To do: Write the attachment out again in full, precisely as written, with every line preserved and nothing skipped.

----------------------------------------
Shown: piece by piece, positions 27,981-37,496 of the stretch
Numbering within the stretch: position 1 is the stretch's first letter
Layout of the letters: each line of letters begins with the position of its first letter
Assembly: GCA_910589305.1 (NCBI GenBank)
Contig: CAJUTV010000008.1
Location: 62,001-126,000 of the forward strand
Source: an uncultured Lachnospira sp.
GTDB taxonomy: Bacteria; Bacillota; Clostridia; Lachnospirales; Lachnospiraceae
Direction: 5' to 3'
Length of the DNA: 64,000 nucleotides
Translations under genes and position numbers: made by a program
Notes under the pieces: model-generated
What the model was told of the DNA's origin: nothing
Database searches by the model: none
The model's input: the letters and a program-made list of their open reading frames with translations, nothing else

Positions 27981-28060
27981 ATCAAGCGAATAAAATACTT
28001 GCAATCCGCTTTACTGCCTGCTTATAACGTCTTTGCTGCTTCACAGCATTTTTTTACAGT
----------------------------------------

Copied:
Shown: piece by piece, positions 27,981-37,496 of the stretch
Numbering within the stretch: position 1 is the stretch's first letter
Layout of the letters: each line of letters begins with the position of its first letter
Assembly: GCA_910589305.1 (NCBI GenBank)
Contig: CAJUTV010000008.1
Location: 62,001-126,000 of the forward strand
Source: an uncultured Lachnospira sp.
GTDB taxonomy: Bacteria; Bacillota; Clostridia; Lachnospirales; Lachnospiraceae
Direction: 5' to 3'
Length of the DNA: 64,000 nucleotides
Translations under genes and position numbers: made by a program
Notes under the pieces: model-generated
What the model was told of the DNA's origin: nothing
Database searches by the model: none
The model's input: the letters and a program-made list of their open reading frames with translations, nothing else

Positions 27981-28060
27981 ATCAAGCGAATAAAATACTT
28001 GCAATCCGCTTTACTGCCTGCTTATAACGTCTTTGCTGCTTCACAGCATTTTTTTACAGT